If you have ever seen that twin-tail devil, aside from some training aircraft they did not have two seats. What they did have was a sort of shelf that went back behind the pilot. While OSHA and the safety nannies would have fits today, that is where Dad found himself, looking out over the Admiral's shoulder. Looking out over that shoulder and up, according to him, at people on the deck of the New Jersey, against which the Admiral decided to make a mock attack. Dad swore he did not know how they managed to avoid going into the side of the ship, but they did. Nor would I ever accuse my father of embellishing a story a bit, but he maintained that he could clearly make out faces of those along the rails watching. From his mutterings, the Admiral may have just been getting warmed up too. Not sure, but what I do know is that from that day forward, Dad apparently declined any offers to go up. Come to think of it, he avoided commercial aviation as much as possible too... Dad was remarkably unamused when later, without knowing the story, I chose that plane as my favorite fighter from WWII and wanted to fly in one.
Dad did not talk a great deal about certain things, but we did share a few moments and I came to know of his respect for those that did fly. The suicidal bravery of the pilots at Midway, whom he respected and came to yet another level of respect courtesy of the Admiral. The bravery of those who pressed home other attacks he watched later in the war. The dedication of the ground-support craft who went in on bombing and strafing runs in support of his fellow Marines as they went island-to-island, often going in low, and even slow, against the enemy so as to protect the troops no matter the danger to themselves. He respected the fighters who tried to keep the enemy at bay, and would come in after them even within the defense zone of the ships, and risked being hit by the fire put up by Dad and others at the enemy they pursued. And what fire it was, for everything could and would open up at need. When the Admiral was on the New Jersey, Dad's battle station was the quad-50 on top of the 16-inch turret up forward, a fact I discovered when I built a model of the New Jersey as a child, and seeing it opened up something within him long closed.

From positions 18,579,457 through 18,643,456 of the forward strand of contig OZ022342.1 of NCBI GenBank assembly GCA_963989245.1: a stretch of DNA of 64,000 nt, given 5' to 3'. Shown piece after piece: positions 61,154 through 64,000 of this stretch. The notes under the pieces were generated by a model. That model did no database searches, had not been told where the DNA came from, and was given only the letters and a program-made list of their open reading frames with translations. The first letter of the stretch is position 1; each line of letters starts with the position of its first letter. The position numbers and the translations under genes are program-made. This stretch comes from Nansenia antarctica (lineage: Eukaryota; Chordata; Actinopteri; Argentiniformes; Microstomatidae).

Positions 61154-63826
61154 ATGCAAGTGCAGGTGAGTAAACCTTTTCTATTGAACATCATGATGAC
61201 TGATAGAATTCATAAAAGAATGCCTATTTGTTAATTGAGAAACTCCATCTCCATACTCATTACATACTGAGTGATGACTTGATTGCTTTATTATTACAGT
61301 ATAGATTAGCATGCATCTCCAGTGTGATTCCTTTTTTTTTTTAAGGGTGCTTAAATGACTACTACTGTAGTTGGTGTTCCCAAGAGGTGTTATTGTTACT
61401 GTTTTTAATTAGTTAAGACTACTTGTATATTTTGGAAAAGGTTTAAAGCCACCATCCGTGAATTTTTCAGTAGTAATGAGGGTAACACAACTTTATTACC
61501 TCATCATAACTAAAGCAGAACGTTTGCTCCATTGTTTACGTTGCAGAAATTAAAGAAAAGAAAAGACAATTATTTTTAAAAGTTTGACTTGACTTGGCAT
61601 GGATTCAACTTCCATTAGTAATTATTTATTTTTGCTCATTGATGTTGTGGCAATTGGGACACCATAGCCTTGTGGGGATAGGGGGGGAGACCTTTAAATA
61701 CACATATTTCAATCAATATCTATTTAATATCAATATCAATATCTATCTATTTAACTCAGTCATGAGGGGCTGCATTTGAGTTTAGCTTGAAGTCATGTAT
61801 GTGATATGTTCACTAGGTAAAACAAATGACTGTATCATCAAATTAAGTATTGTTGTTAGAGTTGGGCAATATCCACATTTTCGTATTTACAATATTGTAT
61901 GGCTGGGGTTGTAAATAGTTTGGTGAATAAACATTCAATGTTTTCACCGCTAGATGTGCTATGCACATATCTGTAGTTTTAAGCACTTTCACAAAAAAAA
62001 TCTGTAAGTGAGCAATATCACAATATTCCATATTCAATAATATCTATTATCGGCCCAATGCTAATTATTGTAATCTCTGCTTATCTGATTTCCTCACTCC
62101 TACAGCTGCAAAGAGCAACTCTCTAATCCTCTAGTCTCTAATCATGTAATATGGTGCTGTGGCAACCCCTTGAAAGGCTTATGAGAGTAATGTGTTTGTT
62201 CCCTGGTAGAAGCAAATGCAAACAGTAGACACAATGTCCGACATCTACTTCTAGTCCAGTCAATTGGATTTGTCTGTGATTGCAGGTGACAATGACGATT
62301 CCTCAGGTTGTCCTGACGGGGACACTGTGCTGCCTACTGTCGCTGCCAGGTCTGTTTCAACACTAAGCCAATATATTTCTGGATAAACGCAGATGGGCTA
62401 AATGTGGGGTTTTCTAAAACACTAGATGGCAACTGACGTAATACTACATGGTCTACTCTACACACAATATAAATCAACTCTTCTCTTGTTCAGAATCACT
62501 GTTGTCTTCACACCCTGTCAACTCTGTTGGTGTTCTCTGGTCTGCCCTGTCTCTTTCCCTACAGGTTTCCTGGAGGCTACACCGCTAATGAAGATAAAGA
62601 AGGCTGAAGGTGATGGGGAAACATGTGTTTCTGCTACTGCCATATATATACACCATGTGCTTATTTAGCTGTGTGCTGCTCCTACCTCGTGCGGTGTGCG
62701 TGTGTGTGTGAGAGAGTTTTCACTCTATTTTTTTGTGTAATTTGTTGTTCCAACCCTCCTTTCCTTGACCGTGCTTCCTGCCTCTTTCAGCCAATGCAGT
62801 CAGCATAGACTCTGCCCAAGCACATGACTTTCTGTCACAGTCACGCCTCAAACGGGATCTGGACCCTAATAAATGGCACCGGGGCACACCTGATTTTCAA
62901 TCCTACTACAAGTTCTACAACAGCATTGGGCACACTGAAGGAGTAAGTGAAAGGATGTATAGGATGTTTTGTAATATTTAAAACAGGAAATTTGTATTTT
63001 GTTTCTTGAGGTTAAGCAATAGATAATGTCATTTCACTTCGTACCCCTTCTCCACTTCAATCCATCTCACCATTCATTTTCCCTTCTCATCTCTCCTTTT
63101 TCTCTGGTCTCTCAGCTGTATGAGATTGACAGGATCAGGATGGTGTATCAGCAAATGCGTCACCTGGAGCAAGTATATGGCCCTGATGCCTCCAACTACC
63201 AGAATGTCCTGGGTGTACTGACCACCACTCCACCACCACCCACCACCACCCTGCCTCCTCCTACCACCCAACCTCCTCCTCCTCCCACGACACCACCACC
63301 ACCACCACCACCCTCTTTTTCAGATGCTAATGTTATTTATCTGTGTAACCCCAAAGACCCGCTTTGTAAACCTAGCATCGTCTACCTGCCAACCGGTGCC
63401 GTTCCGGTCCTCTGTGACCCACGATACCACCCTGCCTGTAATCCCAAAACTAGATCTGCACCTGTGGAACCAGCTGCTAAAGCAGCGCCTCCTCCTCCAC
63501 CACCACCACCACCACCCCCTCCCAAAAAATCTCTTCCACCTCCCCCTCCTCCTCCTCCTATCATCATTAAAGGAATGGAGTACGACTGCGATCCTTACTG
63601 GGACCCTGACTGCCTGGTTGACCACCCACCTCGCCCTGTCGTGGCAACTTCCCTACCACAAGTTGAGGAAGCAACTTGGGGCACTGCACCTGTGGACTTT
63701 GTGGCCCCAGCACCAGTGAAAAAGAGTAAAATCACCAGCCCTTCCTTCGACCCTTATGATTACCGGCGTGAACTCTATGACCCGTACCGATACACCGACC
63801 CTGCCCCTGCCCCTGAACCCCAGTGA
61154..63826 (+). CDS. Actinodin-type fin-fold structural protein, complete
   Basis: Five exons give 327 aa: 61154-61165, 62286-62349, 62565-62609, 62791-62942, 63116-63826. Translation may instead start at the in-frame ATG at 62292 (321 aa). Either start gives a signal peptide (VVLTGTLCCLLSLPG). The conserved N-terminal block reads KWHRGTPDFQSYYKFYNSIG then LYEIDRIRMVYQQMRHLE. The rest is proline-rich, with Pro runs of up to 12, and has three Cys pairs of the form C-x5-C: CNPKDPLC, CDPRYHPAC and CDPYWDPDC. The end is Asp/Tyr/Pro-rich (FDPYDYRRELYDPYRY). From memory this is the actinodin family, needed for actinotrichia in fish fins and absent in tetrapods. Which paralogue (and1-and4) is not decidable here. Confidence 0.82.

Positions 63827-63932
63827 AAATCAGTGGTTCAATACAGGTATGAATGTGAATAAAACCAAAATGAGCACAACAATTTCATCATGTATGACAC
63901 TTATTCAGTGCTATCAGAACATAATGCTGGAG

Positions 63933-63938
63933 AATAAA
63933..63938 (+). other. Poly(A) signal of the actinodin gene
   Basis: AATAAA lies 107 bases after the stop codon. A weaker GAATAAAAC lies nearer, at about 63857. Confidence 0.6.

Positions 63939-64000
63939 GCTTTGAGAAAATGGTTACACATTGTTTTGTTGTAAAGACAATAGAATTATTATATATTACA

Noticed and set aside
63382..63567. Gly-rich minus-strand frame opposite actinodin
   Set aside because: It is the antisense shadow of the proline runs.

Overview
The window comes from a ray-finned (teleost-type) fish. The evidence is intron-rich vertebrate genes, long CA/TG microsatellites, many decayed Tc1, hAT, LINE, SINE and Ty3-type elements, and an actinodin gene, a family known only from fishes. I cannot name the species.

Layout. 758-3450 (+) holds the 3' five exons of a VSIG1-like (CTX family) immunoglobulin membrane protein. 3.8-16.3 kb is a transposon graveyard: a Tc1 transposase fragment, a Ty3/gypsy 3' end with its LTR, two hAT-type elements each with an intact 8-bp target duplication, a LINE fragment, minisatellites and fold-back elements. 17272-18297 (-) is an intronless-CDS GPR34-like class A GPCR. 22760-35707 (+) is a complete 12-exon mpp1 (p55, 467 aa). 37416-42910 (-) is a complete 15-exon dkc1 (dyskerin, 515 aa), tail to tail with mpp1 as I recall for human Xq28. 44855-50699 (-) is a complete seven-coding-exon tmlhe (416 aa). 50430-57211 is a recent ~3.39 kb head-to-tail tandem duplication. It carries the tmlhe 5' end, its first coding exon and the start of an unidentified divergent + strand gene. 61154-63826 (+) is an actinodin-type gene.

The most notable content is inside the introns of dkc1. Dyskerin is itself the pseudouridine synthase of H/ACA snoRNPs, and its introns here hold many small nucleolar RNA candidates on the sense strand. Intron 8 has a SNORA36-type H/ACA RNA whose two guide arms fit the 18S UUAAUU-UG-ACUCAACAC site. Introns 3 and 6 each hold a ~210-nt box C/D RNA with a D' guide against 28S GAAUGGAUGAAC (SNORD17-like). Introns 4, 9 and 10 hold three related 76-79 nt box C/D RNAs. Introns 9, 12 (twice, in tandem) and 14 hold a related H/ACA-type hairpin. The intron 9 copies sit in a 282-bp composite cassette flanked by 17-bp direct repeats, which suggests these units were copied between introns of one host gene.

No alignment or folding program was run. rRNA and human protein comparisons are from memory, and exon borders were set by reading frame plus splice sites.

I think he saw that same spirit in the chopper pilots in Nam, who would risk all to make a pickup or give fire support, and I know reports from Desert Storm reached that same place within. He may not have flown, but he knew the price paid by those who did, and he saluted them in his own way.
He accepted my explanation of the crab, as it had been caused by the instructor killing the engine a mile or so out from the airport and telling me to make it. I did, with plenty to spare including a certain amount of pilot ego and panache, which resulted in my coming in sideways for the last part so that I could kick it out and touch down just past the overrun. I was left to surmise a bit, but he apparently recognized something in me, and had had enough of pilots gleefully showing him what plane and pilot could do. A pity, as I would have loved to give him a nice boring ride just to make a point; then again, that may have been why as well.
Remembering this, and all the pilots who have served so well, from the skies above the trenches to the support for Iraqi Freedom where still today they give all going in close to support those on the ground, is a part of Memorial Day.